Hawaii: Say “Aloha” To Transit-Oriented Development

Craig Chester is a fellow at Smart Growth America.

Not all transportation in Honolulu, Hawaii is a walk on the beach.

Honolulu, one of the most congested cities in the country, could benefit from more transit-oriented development. Photo: ##http://www.showbus.com/gallery/foreign/usa/thebus4.htm##ShowBus##

Known for its breathtaking natural beauty and warm temperatures, Honolulu is also plagued by heavy traffic congestion and delays. High energy costs and a lack of transportation choices compound the challenges of getting around Hawaii’s state capital and most populous city.

To put it in perspective, Honolulu recently surpassed Los Angeles to become the city with the worst traffic in the nation. And on average, households in the City and County of Honolulu spent a whopping $13,598 each year on transportation alone, wasting an average of 58 hours in traffic during that time.

The good news, though, is that things don’t have to stay this way. Hawaii can and should put a renewed emphasis on expanding access to residents’ transportation options. Business owners and visitors would benefit almost immediately, as new economic development happens and older communities attract reinvestment.

That’s the verdict of a new collaborative report, “Leveraging State Agency Involvement in Transit-Oriented Development to Strengthen Hawaii’s Economy,” from Hawaii’s Office of Planning and Smart Growth America. Right now, Hawaii and its congested cities have a prime opportunity to implement plans for TOD, drive economic development, and restore the quality of life many expect from island living.

Best of all, Governor Neil Abercrombie has already set the wheels in motion, with the 2010 announcement of the New Day Plan, which envisions “livable communities that encourage walking, bicycling, carpooling, and using mass transit.” TOD can be key to meeting the plan’s economic, social and environmental goals.

Well-executed TOD reduces dependence on fossil fuels, protects open space and cultural resources through sustainable land use, helps advance education by better connecting students to educational facilities, and can allow retirees and elders to remain in their communities and “age in place.”

The unique nature of Hawaii, though, means that TOD efforts must be equally unique and well suited to the islands’ diversity of needs. Although much of Hawaii is relatively rural, the counties of Oahu, Hawaii, Maui and Kauai have population concentrations clustered in cities, towns and resort areas. Transit-oriented development principles can be leveraged in those areas in conjunction with existing bus service to connect Hawaii residents to businesses and residential neighborhoods, while saving taxpayers money in the process.

As a result, the state Office of Planning is now drafting a resolution for Abercrombie to sign as an executive policy, recognizing that TOD is a priority of state government as part of its smart growth efforts. The order would direct state agencies to work together toward promoting the wide range of benefits that can be achieved through smart growth and TOD.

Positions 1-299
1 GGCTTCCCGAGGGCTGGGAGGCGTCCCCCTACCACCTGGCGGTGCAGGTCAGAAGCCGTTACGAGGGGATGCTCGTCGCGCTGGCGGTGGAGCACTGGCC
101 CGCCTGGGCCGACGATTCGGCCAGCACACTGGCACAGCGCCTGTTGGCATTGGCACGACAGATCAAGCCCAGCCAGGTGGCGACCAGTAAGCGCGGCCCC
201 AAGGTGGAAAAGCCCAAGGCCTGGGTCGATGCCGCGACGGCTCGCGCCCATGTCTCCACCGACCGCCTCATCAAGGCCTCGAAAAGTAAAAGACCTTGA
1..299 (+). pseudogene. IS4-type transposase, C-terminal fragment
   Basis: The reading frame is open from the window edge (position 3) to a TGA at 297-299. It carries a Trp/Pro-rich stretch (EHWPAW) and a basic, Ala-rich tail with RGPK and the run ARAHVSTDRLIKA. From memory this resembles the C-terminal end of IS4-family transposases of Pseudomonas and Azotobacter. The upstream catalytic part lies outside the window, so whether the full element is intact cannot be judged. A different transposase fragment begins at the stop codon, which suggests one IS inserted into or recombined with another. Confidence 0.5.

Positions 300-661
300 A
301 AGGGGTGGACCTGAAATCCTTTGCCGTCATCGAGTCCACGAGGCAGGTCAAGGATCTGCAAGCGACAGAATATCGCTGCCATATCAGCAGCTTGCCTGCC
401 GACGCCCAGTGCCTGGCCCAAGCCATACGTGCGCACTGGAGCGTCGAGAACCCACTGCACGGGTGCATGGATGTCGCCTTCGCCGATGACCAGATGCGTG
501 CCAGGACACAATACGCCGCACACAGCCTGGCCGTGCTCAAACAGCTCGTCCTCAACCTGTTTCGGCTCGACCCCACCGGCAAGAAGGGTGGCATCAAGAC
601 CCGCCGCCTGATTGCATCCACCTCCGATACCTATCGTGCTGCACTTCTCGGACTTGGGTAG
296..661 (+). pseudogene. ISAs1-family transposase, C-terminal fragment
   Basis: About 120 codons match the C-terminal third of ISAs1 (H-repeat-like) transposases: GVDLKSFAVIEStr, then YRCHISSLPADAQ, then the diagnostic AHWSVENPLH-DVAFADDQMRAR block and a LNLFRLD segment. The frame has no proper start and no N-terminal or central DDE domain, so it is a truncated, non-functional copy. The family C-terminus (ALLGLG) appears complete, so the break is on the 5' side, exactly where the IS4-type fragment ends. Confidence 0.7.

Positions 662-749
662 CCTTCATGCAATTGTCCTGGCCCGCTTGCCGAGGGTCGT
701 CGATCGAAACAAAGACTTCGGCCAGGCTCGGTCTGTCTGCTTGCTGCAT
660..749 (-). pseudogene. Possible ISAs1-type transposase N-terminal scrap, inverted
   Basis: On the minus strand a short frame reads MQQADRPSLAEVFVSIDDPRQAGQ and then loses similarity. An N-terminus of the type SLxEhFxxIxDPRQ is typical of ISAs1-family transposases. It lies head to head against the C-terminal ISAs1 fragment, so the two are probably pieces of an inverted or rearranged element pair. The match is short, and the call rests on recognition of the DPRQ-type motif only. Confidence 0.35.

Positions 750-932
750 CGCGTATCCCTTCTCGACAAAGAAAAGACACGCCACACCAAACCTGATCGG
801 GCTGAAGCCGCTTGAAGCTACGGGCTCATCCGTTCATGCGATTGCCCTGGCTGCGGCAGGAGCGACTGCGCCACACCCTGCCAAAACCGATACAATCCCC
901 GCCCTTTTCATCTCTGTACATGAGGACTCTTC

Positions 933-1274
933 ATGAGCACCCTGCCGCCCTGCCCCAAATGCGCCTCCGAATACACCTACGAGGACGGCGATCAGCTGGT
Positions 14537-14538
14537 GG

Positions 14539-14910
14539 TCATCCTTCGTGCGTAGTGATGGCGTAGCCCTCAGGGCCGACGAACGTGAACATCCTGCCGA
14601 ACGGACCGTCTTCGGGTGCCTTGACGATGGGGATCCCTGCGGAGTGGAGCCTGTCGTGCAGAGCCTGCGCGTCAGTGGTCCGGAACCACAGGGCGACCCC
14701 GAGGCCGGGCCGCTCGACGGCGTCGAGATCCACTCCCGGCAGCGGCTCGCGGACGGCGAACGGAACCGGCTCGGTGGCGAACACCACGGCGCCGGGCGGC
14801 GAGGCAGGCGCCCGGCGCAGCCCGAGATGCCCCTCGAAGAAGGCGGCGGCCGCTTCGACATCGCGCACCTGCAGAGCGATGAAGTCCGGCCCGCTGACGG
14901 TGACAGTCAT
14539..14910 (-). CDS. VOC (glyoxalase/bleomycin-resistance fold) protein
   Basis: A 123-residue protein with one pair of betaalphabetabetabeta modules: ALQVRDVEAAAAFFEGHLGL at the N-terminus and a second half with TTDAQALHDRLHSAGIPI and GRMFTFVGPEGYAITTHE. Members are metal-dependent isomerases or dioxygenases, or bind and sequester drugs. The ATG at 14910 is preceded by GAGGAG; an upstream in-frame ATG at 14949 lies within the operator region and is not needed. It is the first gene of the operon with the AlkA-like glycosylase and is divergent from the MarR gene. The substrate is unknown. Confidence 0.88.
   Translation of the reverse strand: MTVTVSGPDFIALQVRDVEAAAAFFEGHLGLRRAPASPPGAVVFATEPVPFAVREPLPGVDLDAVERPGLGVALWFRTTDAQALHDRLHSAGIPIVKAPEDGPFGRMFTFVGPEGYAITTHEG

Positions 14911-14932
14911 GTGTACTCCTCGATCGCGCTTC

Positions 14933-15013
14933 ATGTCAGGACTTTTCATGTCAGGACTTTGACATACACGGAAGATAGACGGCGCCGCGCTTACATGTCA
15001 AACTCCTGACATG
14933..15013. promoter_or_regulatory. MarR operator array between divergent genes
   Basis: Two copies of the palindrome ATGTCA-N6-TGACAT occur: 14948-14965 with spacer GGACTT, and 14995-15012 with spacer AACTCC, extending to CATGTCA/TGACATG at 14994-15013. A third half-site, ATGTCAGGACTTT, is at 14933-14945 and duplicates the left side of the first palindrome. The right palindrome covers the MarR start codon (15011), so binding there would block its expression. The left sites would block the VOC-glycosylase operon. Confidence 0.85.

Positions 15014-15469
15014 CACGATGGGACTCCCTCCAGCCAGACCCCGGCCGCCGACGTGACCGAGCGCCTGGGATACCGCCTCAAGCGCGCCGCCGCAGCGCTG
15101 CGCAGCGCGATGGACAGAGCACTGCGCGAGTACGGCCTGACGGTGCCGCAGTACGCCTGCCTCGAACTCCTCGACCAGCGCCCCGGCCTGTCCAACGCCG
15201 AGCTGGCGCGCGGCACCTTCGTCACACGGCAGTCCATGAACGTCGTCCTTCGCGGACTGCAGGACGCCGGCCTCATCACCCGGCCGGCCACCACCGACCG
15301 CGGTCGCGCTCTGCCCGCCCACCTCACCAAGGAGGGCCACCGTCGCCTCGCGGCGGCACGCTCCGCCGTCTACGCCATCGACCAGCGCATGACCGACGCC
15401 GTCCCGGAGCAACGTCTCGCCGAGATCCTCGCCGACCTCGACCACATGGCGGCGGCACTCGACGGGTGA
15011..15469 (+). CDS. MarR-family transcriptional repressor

“State agencies can use proximity to transit to make the public’s access to state services more convenient and economical,” Abercrombie says. “We can make getting to work easier and cheaper for our state employees. We can take advantage of the value transit adds to state property for the benefit our citizens.”

Presently, the state is in the midst of constructing the 20-mile Honolulu Rapid Transit system, which will link important Honolulu neighborhoods and attractions along an elevated rail line by 2019. The state government is a major property holder in Hawaii, and owns over 2,500 acres adjacent to the proposed rail stations. How the state utilizes this land will have a substantial impact on the direction and viability of TOD projects.

Rail, though, isn’t the only way for TOD projects to take hold on the island, explains Jesse Souki, director of the State of Hawaii Planning Department.

“One important way the state can take a more proactive role in facilitating TOD and walkable, smart growth communities,” Souki said, “is to prioritize existing state properties and other assets the state currently controls that are near transit, including high frequency bus service.”

In the short-term, TOD can begin to take hold throughout the state – not just Honolulu – by centering projects around existing bus service. Ideally, bus service could evolve to include fixed, permanent stations, like those of a bus rapid transit system. A service like that could set the stage for a fixed rail line as a replacement as population grows in the longer term.

“More permanent, high frequency bus transit stations could benefit from TOD,” Souki said. “This is particularly true for islands outside of Hawaii’s most populated island, Oahu, where rider capacity would not justify rail solutions at this time.”

TOD has proven to be a successful tool around the country in addressing many of the very same issues facing modern day Hawaii – high energy costs, heavy traffic congestion and lack of reliable transportation options. With progress being made on an impressive rail corridor, existing bus service throughout the state’s islands and strong support from Governor Abercrombie, Hawaii has an opportunity not just to confront its own challenges, but to be a model for TOD implementation across the country.